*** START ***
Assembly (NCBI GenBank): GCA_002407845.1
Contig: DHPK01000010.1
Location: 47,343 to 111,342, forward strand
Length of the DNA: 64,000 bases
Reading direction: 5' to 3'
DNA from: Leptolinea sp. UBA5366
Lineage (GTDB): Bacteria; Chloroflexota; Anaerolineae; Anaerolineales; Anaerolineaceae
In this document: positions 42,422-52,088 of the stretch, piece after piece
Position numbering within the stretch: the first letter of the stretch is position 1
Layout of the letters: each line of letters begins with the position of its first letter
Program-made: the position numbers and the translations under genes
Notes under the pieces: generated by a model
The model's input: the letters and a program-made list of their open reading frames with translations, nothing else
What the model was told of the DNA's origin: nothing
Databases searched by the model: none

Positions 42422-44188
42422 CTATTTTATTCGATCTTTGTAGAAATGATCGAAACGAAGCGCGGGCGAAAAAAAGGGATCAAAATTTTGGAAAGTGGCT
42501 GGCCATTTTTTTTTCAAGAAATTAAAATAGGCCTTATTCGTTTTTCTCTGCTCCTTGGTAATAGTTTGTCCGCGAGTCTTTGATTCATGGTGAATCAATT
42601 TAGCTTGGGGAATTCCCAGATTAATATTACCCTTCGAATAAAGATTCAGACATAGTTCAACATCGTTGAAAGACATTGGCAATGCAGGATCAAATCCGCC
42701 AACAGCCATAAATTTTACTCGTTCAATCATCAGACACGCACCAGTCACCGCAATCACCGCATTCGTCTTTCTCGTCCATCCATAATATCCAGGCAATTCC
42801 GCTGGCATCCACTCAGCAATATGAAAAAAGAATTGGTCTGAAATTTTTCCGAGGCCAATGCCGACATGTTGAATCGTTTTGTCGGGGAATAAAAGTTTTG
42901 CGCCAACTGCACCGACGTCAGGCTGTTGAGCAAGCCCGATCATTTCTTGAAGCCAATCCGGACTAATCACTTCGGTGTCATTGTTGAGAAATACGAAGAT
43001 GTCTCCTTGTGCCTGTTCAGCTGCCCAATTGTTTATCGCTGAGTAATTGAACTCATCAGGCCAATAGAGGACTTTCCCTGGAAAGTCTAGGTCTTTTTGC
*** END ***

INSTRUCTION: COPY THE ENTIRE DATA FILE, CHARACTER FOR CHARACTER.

Assembly (NCBI GenBank): GCA_002407845.1
Contig: DHPK01000010.1
Location: 47,343 to 111,342, forward strand
Length of the DNA: 64,000 bases
Reading direction: 5' to 3'
DNA from: Leptolinea sp. UBA5366
Lineage (GTDB): Bacteria; Chloroflexota; Anaerolineae; Anaerolineales; Anaerolineaceae
In this document: positions 42,422-52,088 of the stretch, piece after piece
Position numbering within the stretch: the first letter of the stretch is position 1
Layout of the letters: each line of letters begins with the position of its first letter
Program-made: the position numbers and the translations under genes
Notes under the pieces: generated by a model
The model's input: the letters and a program-made list of their open reading frames with translations, nothing else
What the model was told of the DNA's origin: nothing
Databases searched by the model: none

Positions 42422-44188
42422 CTATTTTATTCGATCTTTGTAGAAATGATCGAAACGAAGCGCGGGCGAAAAAAAGGGATCAAAATTTTGGAAAGTGGCT
42501 GGCCATTTTTTTTTCAAGAAATTAAAATAGGCCTTATTCGTTTTTCTCTGCTCCTTGGTAATAGTTTGTCCGCGAGTCTTTGATTCATGGTGAATCAATT
42601 TAGCTTGGGGAATTCCCAGATTAATATTACCCTTCGAATAAAGATTCAGACATAGTTCAACATCGTTGAAAGACATTGGCAATGCAGGATCAAATCCGCC
42701 AACAGCCATAAATTTTACTCGTTCAATCATCAGACACGCACCAGTCACCGCAATCACCGCATTCGTCTTTCTCGTCCATCCATAATATCCAGGCAATTCC
42801 GCTGGCATCCACTCAGCAATATGAAAAAAGAATTGGTCTGAAATTTTTCCGAGGCCAATGCCGACATGTTGAATCGTTTTGTCGGGGAATAAAAGTTTTG
42901 CGCCAACTGCACCGACGTCAGGCTGTTGAGCAAGCCCGATCATTTCTTGAAGCCAATCCGGACTAATCACTTCGGTGTCATTGTTGAGAAATACGAAGAT
43001 GTCTCCTTGTGCCTGTTCAGCTGCCCAATTGTTTATCGCTGAGTAATTGAACTCATCAGGCCAATAGAGGACTTTCCCTGGAAAGTCTAGGTCTTTTTGC